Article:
It seems almost impossible now, but in 1975 the X-Men were basically a flushed franchise that nobody gave a shit about. The brand had fallen into such disrepair that Marvel's publishing strategy for the team was to simply reprint old issues with new covers. I'm serious.
Len Wein took the job nobody in the world wanted and re-booted the X-Men with Giant-Size # 1, and pretty much kick started both the Bronze age and Marvel's greatest empire. Spider-Man is its greatest single asset, don't get me wrong. But the X-Men have been almost a separate publishing imprint that has turned what seems like hundreds of junk spin-offs into monetary gold. They've sold a few Wolverine lunchboxes, too.
So my next step in finding the roots of the X-Men was to forage for the beginning of the team as we know it now. As stated earlier, that officially began with Giant-Size # 1 and Len Wein, but obviously it was Claremont who scripted what would become the standard of superhero soap operatics. And that began with X-Men # 94.
The formula for Claremont is pretty clear by page 5:
DRAMA = INTERESTING
And nothing produces drama like a pack of giant assholes, which is what the X-Men were. It's unbelievable. The worst of course is Wolverine, who still has a reputation as a bit of a bad ass. Forget about it. The Wolverine in the early Claremont books makes today's version look like a sheepish little fairy.
This was not a silent man with a Samurai code looking to quell the beast within. This was a stone prick desperately interested in starting a fight for no reason at all. It's beautiful.
And he's absolutely not alone, by the way. Cyclops has always been a bit of a douche, in these early Claremont issues he's completely insufferable. Sunfire might be the biggest cock of the whole group, but it's tough to be sure because he's such a giant dong that he immediately leaves, tells everyone to fuck off and never to call him again. You think I'm kidding...I'm not. Read it, it's awesome!
Don't even get me started on Thunderbird, who is simultaneously a giant asshole and a whiny little girl. The good news is that he'll be gone next issue, so you don't have to worry about it for long. That pretty much left just Wolverine to fill the role as Team Bastard. He did it well.
Hey man, give credit where it's due - Claremont was right. Drama is interesting, for the most part. Those stories pop, man! The old Stan Lee stuff is legitimately difficult to slog through in the here and now...the old Claremont stories feel like a guilty pleasure. He basically took a United Nations cast, dipped them in "All My Children", and then handed each of them wide scale lethal destructive force and turned them loose. It's delicious!
But before we crown Chris Claremont as the James Joyce of comic books, let's be realistic about the downsides as well. The problem with running soap operatics is that everything gets a little cartoony. And I guess if you don't mind cartoony, then there is no problem with the X-Men of this era.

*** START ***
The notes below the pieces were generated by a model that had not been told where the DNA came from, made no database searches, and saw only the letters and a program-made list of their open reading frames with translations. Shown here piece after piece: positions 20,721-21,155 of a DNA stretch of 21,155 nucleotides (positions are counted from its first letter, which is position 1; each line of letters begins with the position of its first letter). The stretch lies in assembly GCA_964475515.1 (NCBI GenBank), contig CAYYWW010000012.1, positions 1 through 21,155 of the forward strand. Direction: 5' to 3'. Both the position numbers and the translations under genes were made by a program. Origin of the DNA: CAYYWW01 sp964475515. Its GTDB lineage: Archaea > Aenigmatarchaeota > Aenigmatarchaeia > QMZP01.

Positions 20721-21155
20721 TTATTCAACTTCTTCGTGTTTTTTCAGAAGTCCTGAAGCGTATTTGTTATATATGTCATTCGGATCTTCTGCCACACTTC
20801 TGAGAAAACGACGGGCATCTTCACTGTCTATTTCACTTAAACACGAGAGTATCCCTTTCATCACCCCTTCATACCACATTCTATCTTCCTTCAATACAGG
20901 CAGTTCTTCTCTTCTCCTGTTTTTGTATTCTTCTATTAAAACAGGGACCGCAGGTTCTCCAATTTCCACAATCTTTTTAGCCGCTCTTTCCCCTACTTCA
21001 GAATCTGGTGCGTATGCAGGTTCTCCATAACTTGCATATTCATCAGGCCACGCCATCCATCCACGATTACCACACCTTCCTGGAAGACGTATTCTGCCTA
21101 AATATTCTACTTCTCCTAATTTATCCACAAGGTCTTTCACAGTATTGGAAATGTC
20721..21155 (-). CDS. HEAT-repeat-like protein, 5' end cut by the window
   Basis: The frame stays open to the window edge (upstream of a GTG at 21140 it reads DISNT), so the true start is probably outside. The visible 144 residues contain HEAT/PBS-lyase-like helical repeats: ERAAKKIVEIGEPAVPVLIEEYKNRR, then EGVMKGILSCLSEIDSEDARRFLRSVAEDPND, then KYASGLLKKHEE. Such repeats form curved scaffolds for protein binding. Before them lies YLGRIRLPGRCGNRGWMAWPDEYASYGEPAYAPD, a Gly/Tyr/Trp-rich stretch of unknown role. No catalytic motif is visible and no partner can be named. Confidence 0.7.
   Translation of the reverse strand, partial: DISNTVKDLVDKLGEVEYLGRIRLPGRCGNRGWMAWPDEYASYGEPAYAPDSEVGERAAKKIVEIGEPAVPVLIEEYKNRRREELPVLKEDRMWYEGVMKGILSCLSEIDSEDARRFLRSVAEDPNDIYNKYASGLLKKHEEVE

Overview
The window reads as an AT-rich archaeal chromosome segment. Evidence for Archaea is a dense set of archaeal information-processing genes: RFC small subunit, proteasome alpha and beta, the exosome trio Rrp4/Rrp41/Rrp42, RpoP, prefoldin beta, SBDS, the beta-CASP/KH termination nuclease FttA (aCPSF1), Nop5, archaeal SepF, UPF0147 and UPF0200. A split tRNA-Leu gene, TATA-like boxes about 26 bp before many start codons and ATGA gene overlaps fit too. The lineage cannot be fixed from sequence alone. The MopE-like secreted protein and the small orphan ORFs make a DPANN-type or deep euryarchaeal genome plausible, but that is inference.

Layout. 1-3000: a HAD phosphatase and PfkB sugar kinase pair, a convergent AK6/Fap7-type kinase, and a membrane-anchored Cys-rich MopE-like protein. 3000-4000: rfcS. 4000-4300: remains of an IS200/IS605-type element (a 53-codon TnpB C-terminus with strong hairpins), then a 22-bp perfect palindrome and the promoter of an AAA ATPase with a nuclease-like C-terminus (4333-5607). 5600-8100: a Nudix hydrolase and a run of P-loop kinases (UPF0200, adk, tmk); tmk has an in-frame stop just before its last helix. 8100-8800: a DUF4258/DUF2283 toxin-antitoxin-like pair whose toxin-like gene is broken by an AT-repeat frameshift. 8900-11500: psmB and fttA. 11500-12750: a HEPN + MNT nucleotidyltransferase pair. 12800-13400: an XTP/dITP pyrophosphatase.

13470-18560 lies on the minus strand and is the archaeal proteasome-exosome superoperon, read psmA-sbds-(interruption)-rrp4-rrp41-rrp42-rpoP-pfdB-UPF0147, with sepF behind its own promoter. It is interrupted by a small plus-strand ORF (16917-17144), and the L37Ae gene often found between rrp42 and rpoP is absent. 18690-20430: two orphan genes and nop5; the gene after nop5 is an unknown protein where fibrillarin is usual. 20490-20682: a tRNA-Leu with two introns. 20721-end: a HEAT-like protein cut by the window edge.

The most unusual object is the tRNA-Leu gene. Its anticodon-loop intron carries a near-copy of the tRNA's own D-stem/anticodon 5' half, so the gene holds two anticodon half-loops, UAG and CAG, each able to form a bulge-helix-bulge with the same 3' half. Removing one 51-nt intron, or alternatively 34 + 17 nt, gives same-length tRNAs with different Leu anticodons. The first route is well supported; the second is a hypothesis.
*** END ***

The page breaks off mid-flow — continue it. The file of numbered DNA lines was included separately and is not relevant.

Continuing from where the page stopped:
But here's the thing. In this issue, the threat is a guy named Count Nefaria, OK? And as if that wasn't absurd enough, his plan is to warp a bunch of Ani-Men into what basically amounts to NORAD. Fine.
But how does he achieve this objective? He sends them a little box with a button on it that literally says "Press Me". AND THEY FUCKING PRESS THE BUTTON. Are you goddamn kidding me???
It's absolutely ridiculous. If you had any sense in your brain you'd start putting the pieces together and say "hmmmm.....Count NEFARIA.....goddamn ANI-MEN......fucking box that says PRESS ME on it and then they press it.....waitaminute....this is FUCKING STUPID!!!!"
But instead you barely register any of that, because basically you're just turning pages until the fighting is over so you can see if Jean is really going to split up with Scott and leave the team like Warren and Bobby did. Because it's a soap opera, man, and it's a damn good one, you want my opinion.
Except then Count Nefaria opens his mouth and starts spewing out the most improbable crap you've ever heard in your life. And you think to yourself; "Chris, why do you have to have them say stupid shit like that and almost ruin all the other good stuff going on here? Why can't he just say something vaguely human? Is it absolutely necessary to make me feel like an asshole for reading this every six panels or so?"
Apparently it is.
In his defense, everybody wrote like that until Alan Moore taught everybody it was OK to aim higher than 12-year-olds with Swamp Thing. Bottom line on the early Claremont issues? I recommend them. Actually, there's a lot that modern comics could learn from this stuff, because the "event" was good character interaction every month. (Or to be perfectly accurate, every other month. In the beginning, Claremont's X-Men were bi-monthly and on life support)
And the art is good, too. You go from Cockrum to Byrne to Paul Smith, and it's all quite a bit superior to what The King was putting down on his run. So my final assessment is that if you're looking for the roots of the X-Men....skip the Lee/Kirby stuff and head straight for "Days of Our Mutant Lives".